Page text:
CIS countries discuss equitable energy access and technologies in Seoul

Dec 4, 2014

UNDP Seoul Policy Centre's Director Anne Marie Sloth Carlsen gives welcoming remarks at the workshop

Representatives of countries and UNDP country offices from the Central Asia and the Caucasus participated in the UNDP Seoul Policy Centre and the Green Technology Center Korea (GTC-K) workshop on Equitable Energy Access and Appropriate Technologies (WEEAAT) in Seoul on December 1-2. Three countries were represented at ministerial level including Kyrgyzstan, Tajikistan and Uzbekistan.

Along with Korean experts, they discussed energy efficiency, solar and micro hydro technology as well as other green energy technologies. They also discussed an enabling framework in terms of the legislation required to bring these technologies into play.

Seoul Policy Centre's Director Anne Marie Sloth Carlsen and GTC-K President Changmo Sung gave welcoming addresses at the workshop.

The Seoul Policy Centre's Director said:

 “By developing infrastructure that provides consistent and affordable access to energy, local communities can raise living standards. At the same time, the way we produce energy and the efficiency with which we use it is critical. We cannot continue to burn our way to prosperity.

We can choose a different path. Rapid advances in technologies that produce energy from renewable sources and use it more efficiently have made clean energy more affordable than ever.”

The first workshop session focused on creating an enabling policy environment for green technology and featured speakers from the Korea Institute of Energy Technology Evaluation and Planning, Korea Photovoltaic Industry Association and Seoul National University Professor Sun-Jin Yun were among those to share lessons learned by Korea and other countries.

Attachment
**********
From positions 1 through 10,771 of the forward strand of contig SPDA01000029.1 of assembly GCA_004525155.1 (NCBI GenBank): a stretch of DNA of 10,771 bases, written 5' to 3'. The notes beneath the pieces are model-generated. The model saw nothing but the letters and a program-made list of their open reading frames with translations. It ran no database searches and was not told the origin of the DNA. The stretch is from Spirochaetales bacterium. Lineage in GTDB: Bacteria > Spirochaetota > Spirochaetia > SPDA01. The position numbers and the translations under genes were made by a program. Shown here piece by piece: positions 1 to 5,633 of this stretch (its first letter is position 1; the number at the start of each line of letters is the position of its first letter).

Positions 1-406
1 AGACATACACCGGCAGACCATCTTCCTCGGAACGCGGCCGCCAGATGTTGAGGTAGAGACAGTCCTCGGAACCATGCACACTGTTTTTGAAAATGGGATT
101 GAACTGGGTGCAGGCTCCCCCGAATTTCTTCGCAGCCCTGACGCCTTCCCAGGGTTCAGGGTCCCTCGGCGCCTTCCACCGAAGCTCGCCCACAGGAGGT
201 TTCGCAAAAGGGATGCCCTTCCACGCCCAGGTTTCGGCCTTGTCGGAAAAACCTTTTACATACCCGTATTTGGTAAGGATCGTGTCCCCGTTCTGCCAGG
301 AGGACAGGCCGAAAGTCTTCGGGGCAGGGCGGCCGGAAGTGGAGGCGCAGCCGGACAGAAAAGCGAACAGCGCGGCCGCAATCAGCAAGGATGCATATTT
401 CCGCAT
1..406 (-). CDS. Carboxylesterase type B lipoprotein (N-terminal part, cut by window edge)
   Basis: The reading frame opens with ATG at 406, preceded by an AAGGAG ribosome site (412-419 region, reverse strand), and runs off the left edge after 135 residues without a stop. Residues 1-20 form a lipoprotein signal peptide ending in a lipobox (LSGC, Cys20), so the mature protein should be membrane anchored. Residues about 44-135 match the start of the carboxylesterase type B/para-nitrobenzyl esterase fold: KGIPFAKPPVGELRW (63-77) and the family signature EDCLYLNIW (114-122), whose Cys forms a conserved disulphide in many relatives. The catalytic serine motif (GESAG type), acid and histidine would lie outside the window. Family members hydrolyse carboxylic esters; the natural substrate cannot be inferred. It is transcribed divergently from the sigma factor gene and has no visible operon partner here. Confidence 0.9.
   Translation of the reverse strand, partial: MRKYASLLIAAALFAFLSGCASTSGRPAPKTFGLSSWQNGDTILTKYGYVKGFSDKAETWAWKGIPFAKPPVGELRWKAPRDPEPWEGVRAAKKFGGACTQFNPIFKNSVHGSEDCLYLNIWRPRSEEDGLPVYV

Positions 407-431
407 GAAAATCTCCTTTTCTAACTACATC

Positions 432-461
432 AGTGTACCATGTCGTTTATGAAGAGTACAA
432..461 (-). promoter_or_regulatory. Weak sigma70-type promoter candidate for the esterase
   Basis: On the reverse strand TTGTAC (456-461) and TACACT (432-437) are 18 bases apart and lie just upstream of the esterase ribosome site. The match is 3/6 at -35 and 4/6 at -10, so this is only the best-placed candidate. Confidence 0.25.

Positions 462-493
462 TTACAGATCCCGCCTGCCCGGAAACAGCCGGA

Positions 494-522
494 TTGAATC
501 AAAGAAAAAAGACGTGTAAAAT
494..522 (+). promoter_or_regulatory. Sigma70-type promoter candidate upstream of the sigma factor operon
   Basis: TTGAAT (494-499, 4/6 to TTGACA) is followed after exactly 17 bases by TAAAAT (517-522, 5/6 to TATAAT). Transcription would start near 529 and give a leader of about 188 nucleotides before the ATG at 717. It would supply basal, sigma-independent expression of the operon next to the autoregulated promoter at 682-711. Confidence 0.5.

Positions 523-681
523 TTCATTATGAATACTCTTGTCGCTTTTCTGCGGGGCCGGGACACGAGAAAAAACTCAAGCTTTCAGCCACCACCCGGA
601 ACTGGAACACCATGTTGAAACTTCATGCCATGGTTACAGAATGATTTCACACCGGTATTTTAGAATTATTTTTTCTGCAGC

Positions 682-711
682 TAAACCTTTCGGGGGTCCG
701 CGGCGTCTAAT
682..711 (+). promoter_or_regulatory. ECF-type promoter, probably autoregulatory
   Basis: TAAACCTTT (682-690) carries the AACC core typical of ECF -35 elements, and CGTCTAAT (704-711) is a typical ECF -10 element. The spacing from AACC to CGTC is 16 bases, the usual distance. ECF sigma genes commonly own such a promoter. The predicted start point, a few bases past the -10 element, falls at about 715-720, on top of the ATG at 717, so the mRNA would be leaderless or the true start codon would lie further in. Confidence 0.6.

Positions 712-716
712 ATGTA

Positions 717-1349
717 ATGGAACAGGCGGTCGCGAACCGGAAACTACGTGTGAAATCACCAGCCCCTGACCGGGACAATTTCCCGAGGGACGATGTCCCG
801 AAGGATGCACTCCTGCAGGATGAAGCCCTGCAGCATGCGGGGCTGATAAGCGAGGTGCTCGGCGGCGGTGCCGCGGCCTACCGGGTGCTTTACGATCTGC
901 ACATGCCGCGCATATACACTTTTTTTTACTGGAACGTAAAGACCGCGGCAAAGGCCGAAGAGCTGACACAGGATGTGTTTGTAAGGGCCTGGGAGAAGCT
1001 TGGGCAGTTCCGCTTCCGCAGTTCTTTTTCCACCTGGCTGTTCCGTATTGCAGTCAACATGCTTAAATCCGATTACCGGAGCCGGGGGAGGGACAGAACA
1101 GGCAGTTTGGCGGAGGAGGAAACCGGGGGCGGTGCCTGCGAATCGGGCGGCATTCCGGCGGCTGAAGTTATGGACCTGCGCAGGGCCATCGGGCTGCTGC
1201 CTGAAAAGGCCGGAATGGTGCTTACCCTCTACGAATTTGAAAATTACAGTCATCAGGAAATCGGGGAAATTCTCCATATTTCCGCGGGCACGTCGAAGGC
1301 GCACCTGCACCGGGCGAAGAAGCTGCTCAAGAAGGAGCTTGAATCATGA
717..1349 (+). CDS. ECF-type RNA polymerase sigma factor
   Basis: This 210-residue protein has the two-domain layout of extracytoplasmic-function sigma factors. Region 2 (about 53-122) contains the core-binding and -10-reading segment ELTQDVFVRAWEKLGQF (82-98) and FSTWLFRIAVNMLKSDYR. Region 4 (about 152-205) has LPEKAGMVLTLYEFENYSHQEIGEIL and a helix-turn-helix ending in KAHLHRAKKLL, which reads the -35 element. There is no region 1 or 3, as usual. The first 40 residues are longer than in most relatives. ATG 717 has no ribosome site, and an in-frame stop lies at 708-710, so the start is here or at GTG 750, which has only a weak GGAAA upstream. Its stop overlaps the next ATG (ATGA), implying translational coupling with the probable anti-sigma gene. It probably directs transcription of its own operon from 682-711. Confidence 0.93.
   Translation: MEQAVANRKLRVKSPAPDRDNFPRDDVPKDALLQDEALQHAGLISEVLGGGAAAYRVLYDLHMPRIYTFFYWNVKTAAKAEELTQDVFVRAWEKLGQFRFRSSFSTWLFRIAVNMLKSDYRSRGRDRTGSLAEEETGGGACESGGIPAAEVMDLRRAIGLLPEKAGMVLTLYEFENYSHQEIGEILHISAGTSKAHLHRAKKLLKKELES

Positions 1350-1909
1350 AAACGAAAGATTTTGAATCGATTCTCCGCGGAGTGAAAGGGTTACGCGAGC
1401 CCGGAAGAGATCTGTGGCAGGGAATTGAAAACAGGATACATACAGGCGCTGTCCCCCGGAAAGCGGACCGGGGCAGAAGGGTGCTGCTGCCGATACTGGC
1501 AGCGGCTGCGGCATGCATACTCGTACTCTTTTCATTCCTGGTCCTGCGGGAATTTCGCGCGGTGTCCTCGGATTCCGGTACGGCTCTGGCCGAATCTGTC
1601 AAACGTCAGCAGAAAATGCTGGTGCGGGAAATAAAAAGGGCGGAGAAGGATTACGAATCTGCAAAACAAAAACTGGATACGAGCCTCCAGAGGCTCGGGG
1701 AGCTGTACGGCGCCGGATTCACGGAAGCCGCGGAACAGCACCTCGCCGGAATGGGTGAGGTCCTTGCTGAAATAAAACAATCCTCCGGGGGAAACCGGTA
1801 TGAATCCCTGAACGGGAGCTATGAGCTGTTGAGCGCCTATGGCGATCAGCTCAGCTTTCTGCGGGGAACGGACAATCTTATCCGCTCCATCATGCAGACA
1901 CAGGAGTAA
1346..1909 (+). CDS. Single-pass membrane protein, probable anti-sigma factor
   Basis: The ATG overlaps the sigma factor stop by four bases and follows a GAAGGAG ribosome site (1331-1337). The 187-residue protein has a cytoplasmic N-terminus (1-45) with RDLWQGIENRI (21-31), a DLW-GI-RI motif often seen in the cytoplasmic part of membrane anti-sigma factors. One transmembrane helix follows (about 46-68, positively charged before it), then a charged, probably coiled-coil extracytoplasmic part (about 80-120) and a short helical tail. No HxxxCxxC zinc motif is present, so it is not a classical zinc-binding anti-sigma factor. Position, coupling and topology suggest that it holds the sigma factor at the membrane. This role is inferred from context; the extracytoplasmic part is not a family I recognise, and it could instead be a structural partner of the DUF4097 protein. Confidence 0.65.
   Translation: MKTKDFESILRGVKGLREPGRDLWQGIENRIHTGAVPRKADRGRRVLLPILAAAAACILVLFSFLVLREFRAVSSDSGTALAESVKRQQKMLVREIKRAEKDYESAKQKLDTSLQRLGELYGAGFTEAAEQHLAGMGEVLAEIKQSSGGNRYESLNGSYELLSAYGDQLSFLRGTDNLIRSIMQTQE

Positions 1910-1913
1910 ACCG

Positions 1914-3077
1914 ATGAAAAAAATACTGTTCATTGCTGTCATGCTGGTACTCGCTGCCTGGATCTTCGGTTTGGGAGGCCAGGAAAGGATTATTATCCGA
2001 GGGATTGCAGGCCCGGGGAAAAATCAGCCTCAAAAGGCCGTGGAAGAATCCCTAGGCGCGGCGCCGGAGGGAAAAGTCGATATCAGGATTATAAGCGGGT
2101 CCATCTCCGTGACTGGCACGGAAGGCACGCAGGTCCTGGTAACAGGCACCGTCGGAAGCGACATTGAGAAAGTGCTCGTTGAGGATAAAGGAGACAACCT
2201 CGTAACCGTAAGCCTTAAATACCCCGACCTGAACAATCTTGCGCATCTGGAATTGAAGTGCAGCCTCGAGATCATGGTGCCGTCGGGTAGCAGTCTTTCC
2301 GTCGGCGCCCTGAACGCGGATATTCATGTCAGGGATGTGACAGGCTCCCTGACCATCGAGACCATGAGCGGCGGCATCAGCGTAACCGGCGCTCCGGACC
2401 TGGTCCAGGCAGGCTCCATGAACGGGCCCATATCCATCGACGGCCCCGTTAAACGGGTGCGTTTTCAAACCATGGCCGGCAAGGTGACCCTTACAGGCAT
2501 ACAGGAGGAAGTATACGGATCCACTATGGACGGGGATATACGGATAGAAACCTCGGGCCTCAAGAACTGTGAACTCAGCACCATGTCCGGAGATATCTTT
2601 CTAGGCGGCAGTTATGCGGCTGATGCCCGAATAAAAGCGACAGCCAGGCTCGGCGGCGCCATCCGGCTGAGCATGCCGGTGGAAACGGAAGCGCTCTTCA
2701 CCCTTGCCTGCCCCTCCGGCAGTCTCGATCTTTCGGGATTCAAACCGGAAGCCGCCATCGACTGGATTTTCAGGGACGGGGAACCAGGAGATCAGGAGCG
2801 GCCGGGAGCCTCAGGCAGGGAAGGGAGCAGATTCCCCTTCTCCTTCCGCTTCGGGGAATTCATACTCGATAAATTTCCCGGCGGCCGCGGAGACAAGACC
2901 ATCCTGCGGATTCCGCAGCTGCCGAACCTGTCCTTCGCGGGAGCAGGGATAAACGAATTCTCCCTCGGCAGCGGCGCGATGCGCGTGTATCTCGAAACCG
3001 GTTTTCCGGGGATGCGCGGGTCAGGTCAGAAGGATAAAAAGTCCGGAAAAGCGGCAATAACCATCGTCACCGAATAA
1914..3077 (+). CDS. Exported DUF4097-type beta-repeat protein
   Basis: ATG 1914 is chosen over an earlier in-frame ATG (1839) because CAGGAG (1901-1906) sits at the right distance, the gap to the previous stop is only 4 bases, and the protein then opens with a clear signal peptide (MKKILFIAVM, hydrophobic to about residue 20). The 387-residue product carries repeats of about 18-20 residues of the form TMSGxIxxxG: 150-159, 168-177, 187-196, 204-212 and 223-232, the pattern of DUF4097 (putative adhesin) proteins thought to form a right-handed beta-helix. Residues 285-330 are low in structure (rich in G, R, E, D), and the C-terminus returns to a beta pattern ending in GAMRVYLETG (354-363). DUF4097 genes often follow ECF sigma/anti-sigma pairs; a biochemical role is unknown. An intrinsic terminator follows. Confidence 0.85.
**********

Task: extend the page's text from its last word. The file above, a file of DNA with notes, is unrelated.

Green Technology Issues and Solutions were also discussed at the workshop. Case studies from developing countries on solar energy use, energy efficiency and micro hydro technology were presented by representatives from Kazakhstan, Kyrgyzstan, Uzbekistan, Turkmenistan, Tajikistan and Azerbaijan, as well as representatives from UNDP country offices in the region. Speakers were also heard from Korean Universities and companies including Korea’s Hanhwa Chemical and Daekyung Engineering.

On the second day, country representatives and Korean counterparts discussed innovative cooperation models on energy access in Central Asian countries.

To round off the workshop on the second day, participants took a field trip to visit Songdo Environmental Resource Center to view a plant which turns food waste into biogas for heat.  They also visited the Green in Seoul’s Gangnam area, a demonstration centre for green technologies.

 

The purpose of the workshop was to create a network for sharing experiences and identify opportunities for cooperation. Participants valued learning about experiences and approaches in Korea as well as in neighboring countries of their region.